The settlement provides an immediate payment of $1.25 million to the county, with another $6 million being allocated later for major road maintenance projects. As part of the agreement, the road projects will be moved up in the state’s funding priorities.
The original legal claim submitted in 2011 was for $21.4 million, but the county later revised its demand downward to about $17.9 million.
Gov. Brian Sandoval, a member of the board, called it a good deal for the state since the projects to be paid for with state highway funds have already been approved for funding by the state Transportation Department. The agreement also makes it clear there is no admission by either side that there is fault or a legal liability for the settlement, he said.
The cash portion of the settlement equates to about seven cents on the dollar, Sandoval noted.
If the highway piece of the settlement is included, the deal provides about 40 percent of what the county had sought in its revised request, said state Budget Director Jeff Mohlenkamp.
“It’s a good settlement and I think it’s important to recognize, as I said, that there was no admission of liability by either party,” Sandoval said after the meeting. “I don’t think it’s ever a good idea to be having litigation or disputes between governmental entities.”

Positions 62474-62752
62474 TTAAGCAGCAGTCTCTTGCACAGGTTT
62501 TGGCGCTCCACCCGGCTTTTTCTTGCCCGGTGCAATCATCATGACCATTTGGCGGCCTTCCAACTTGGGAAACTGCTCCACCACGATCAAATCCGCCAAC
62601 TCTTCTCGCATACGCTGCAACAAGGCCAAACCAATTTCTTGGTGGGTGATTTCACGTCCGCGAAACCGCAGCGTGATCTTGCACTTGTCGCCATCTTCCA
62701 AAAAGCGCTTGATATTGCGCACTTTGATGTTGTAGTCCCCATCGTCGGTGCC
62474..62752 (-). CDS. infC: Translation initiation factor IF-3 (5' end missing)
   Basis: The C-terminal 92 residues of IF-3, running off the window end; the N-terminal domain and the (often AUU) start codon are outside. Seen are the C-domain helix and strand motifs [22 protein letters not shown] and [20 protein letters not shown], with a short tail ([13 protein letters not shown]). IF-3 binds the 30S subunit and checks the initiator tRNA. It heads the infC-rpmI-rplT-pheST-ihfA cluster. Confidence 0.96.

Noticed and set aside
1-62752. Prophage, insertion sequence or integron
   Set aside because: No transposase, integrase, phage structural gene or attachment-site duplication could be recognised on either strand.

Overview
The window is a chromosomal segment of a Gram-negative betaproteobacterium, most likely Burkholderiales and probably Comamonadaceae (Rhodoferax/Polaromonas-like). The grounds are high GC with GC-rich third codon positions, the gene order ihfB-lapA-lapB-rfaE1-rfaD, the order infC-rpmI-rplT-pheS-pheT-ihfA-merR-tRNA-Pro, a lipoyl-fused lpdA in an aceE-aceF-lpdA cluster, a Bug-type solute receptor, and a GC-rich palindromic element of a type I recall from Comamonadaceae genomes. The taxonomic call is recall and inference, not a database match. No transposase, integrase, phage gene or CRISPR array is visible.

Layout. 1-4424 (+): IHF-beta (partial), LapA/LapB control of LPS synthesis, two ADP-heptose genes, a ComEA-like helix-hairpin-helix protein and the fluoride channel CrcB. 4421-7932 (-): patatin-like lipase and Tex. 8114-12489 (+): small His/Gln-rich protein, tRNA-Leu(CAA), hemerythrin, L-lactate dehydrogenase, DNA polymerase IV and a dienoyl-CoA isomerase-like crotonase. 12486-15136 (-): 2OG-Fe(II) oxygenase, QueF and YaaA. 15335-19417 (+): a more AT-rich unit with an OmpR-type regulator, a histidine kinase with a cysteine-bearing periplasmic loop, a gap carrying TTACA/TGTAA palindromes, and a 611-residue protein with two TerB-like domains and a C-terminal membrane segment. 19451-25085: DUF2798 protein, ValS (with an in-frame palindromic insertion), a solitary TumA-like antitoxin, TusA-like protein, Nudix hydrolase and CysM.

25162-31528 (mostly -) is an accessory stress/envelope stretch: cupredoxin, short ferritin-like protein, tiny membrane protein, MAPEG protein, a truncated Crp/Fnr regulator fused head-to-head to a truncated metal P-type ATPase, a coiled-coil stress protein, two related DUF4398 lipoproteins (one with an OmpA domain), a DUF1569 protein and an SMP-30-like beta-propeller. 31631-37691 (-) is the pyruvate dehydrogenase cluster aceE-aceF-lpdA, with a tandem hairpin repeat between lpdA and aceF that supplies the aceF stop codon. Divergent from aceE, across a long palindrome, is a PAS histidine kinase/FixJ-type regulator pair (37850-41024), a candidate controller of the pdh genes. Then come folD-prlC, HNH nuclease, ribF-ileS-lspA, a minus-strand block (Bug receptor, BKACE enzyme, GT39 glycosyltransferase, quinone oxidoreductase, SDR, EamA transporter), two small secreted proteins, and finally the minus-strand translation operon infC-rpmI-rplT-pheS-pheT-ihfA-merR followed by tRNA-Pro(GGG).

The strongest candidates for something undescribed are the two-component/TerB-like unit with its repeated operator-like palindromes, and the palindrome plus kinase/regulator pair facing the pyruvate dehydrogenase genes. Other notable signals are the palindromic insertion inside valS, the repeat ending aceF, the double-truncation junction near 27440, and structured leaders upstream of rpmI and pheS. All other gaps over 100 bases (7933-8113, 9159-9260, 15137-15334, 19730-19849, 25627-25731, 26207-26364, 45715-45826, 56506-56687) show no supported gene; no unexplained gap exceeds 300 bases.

Washoe County submitted the claim last year, citing a Nevada Supreme Court ruling in May 2011 that said the Nevada Legislature improperly took $62 million in 2010 from the Clark County Clean Water Coalition fund to balance the state budget. The county said the ruling applied to actions taken by lawmakers in 2009 as well.
Clark County has also submitted a claim based on the same legal decision and is seeking $102.5 million in local taxes also taken by the 2009 Legislature. But the county in June opted to sue rather than continue with negotiations.
Even so, Sandoval said today that negotiations continue with the county to resolve the dispute, which occurred prior to his term as governor.
But the state has just recently received a new claim, from the city of Reno, based on the same Supreme Court ruling.
Reno City Manager Andrew Clinger appeared before the board to briefly discuss the claim filed for $2 million. The settlement with Washoe County approved today did not provide any direct benefit to the city, he said.
Sandoval said the claim will be reviewed by the attorney general’s office as has been done with the other requests.
This Is Reno is your source for award-winning independent, online Reno news and events since 2009. We are locally owned and operated.